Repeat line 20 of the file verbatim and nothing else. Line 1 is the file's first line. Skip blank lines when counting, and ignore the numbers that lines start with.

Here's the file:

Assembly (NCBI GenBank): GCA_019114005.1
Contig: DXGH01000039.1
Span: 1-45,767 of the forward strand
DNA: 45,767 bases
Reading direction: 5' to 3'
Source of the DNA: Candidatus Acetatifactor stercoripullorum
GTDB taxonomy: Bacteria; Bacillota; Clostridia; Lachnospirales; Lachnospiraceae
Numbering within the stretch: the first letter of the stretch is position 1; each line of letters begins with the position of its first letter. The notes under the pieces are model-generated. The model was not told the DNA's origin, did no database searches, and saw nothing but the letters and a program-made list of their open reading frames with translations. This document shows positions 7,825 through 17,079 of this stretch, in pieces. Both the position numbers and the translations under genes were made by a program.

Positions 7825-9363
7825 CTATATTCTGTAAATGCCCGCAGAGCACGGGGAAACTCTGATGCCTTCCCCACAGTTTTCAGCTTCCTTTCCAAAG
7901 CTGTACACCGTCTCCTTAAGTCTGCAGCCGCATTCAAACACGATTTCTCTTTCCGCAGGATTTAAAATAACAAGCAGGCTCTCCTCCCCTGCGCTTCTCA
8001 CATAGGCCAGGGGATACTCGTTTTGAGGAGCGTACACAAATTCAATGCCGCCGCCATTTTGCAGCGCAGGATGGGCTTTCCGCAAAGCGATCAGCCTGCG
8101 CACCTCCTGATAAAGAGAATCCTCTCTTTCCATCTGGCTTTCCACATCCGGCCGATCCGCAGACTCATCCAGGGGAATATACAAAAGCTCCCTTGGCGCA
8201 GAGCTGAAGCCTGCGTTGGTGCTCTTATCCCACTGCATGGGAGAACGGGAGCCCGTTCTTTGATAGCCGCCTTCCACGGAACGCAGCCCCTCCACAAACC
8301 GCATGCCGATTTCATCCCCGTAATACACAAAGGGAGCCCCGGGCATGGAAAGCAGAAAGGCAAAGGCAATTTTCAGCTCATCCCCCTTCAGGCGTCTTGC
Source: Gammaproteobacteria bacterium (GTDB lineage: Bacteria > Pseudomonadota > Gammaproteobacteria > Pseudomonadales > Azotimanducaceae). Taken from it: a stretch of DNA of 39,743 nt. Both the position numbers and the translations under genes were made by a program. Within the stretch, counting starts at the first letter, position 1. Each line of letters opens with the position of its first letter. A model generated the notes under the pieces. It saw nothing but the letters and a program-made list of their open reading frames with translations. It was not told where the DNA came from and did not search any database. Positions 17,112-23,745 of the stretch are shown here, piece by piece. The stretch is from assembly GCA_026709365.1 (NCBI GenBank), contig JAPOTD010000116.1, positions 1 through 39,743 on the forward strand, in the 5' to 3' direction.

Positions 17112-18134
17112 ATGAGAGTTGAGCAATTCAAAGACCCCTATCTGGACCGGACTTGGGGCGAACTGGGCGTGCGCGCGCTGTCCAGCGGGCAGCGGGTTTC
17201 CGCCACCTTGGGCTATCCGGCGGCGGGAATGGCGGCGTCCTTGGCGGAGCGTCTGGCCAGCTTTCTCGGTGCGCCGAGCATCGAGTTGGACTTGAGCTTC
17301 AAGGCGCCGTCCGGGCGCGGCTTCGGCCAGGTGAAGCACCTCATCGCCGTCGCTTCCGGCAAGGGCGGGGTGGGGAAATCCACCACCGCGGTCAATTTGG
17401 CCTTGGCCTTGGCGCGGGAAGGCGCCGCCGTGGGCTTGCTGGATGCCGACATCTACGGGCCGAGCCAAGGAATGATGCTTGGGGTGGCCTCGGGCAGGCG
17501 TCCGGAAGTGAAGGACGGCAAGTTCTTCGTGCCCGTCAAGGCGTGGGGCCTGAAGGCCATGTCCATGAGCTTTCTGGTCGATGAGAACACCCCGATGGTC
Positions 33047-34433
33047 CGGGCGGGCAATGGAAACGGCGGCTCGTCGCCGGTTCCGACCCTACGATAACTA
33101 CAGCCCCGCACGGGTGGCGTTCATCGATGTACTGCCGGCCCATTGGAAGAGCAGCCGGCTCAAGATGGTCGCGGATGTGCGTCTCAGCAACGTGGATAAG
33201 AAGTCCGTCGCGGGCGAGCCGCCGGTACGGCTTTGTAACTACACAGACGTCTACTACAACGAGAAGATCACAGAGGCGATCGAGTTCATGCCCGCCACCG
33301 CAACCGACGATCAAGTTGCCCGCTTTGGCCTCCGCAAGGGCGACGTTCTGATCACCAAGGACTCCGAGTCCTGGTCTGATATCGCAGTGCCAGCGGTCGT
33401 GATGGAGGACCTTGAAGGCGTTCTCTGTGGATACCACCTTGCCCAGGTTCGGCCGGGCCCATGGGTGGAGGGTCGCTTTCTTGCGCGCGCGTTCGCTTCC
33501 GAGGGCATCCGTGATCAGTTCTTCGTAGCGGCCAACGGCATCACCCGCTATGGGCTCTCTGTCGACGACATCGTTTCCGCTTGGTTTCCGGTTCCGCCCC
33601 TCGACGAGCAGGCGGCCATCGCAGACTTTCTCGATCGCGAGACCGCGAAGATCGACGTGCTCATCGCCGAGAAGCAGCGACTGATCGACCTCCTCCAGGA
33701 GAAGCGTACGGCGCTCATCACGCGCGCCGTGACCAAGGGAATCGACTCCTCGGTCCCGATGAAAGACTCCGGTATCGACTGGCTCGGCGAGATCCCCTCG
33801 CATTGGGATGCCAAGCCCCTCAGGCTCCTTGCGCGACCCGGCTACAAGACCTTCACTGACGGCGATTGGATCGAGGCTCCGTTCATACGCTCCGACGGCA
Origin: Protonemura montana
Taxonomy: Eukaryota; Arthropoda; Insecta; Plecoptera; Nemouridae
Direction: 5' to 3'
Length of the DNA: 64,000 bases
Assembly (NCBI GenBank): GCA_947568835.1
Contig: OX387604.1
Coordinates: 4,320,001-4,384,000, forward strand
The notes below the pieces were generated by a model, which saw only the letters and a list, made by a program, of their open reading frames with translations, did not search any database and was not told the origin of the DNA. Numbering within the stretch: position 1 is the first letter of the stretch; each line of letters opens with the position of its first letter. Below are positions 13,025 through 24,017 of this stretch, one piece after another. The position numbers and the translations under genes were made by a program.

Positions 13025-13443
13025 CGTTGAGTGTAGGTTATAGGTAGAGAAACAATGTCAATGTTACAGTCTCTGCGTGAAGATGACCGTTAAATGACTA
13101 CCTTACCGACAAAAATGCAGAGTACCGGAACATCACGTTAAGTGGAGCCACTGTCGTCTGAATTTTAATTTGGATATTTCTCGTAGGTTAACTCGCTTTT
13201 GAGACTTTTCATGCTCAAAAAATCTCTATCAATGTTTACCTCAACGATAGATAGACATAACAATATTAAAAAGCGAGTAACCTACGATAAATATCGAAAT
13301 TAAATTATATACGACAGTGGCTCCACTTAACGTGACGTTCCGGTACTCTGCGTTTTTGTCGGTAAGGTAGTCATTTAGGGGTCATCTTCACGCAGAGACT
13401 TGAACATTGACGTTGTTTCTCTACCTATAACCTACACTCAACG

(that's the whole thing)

17301 AAGGCGCCGTCCGGGCGCGGCTTCGGCCAGGTGAAGCACCTCATCGCCGTCGCTTCCGGCAAGGGCGGGGTGGGGAAATCCACCACCGCGGTCAATTTGG